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"American Idol" Coronation Songs: How Does Lambert or Allen's "No Boundaries" Rank?

May 20, 2009 5:27 PM ET

When Adam Lambert and Kris Allen sang "No Boundaries" — the Kara DioGuardi co-written Season Eight American Idol coronation song — last night, the judges came dangerously close to calling the track utter crap (since when has Simon Cowell restrained himself from judging the song?). But has Idol ever given its victor a decent tune at the finale? The tracks are universally schmaltzy ballads that try to capture the awesomeness of the show's rags-to-riches premise: a no-name plucked from obscurity earns his or her shot at superstardom.

Kelly Clarkson's "A Moment Like This" may be the best of the bunch — it features a memorable hook, hit Number One and even became the soundtrack to a series of Sandals resorts commercials. Taylor Hicks' Season Five stinker "Do I Make Your Proud" could be the worst (hint: never title a song with a rhetorical question when the answer is almost always "no"). Jordin Sparks got off relatively unscathed with the timely "This Is My Now," though few were convinced that Ruben Studdard could pull off "Flying Without Wings." So where does "No Boundaries" rank among Idol's eight attempts? We'll take your reviews in the comments (watch all the songs after the jump). And don't forget to check back later for Rob Sheffield's finale live blog.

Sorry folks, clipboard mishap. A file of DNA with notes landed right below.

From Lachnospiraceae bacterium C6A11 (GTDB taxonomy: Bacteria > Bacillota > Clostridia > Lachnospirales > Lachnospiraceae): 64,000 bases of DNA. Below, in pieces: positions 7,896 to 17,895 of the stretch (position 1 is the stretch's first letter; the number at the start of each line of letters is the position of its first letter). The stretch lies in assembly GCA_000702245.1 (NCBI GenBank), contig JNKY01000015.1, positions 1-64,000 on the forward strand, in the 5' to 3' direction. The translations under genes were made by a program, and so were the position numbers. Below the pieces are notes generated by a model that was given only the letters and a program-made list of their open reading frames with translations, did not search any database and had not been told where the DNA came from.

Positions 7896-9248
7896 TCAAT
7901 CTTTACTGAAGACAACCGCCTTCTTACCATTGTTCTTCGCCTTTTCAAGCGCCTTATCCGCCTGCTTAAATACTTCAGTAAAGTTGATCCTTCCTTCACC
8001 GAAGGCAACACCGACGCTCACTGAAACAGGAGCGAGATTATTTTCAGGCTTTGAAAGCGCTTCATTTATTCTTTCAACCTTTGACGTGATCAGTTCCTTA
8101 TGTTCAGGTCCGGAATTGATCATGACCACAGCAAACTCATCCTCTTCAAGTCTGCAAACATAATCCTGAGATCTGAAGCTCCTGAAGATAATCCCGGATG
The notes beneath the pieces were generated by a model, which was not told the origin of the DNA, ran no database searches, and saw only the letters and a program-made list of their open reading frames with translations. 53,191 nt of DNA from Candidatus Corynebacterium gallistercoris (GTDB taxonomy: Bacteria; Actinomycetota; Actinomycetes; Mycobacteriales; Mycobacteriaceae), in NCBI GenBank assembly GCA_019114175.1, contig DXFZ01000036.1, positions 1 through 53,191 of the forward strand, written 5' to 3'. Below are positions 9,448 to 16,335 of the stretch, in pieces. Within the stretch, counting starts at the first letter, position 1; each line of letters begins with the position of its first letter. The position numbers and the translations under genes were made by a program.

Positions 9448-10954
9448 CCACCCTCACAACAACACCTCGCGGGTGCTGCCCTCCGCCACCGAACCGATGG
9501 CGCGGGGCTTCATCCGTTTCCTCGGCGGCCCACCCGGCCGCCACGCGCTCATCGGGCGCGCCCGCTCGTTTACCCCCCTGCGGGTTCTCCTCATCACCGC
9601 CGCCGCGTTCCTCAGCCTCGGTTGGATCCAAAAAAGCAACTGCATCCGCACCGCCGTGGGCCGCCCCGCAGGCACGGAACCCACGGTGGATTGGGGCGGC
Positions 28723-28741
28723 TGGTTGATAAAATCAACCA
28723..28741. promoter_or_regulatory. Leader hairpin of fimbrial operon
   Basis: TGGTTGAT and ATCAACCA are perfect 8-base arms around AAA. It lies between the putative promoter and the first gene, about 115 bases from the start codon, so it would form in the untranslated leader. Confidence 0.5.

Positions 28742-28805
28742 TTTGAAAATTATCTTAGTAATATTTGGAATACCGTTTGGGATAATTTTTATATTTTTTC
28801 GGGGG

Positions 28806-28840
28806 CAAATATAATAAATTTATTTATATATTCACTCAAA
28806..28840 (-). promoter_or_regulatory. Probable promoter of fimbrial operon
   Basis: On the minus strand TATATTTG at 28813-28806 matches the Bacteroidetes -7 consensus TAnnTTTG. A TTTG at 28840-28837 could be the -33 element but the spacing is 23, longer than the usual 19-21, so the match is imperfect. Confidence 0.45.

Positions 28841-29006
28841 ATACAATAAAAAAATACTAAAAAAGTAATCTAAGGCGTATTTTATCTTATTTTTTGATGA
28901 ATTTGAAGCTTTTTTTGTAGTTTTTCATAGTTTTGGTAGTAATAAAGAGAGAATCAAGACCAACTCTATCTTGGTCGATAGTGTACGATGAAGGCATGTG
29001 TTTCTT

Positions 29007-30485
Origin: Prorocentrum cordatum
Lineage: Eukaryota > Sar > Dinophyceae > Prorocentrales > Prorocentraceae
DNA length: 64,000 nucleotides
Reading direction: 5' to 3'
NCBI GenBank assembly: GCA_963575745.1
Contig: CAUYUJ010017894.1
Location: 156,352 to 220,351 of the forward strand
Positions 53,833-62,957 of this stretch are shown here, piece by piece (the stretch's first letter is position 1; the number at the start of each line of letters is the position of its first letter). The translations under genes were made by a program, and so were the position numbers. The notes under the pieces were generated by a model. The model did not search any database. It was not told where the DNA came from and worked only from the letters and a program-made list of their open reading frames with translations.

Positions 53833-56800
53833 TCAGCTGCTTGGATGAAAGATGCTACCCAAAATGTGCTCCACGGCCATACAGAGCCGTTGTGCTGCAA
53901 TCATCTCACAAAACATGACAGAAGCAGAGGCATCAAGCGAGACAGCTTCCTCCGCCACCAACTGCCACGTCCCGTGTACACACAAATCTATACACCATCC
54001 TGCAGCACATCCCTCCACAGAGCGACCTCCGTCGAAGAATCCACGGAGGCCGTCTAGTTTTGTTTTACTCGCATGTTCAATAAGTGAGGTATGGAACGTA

Season One: Kelly Clarkson's "A Moment Like This"

Season Two: Ruben Studdard's "Flying Without Wings"

Season Three: Fantasia's "I Believe"

Season Four: Carrie Underwood's "Inside Your Heaven"

Season Five: Taylor Hicks' "Do I Make You Proud"

Season Six: Jordin Sparks' "This Is My Now"

Season 7: David Cook's "Time of My Life"

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Song Stories

“Money For Nothing”

Dire Straits | 1984

Mark Knopfler wrote this song with Sting, and it wasn’t without controversy. The Dire Straits frontman's original lyric used the word “faggot” to describe a singer who got their “money for nothing and their chicks for free.” Even though the slur was edited out in many versions, the band, and Knopfler, still took plenty of criticism for the term. “I got an objection from the editor of a gay newspaper in London--he actually said it was below the belt,” Knopfler told Rolling Stone. Still, "Money For Nothing," undoubtedly augmented by its innovative early computer-animated video, stayed at Number One for three weeks.

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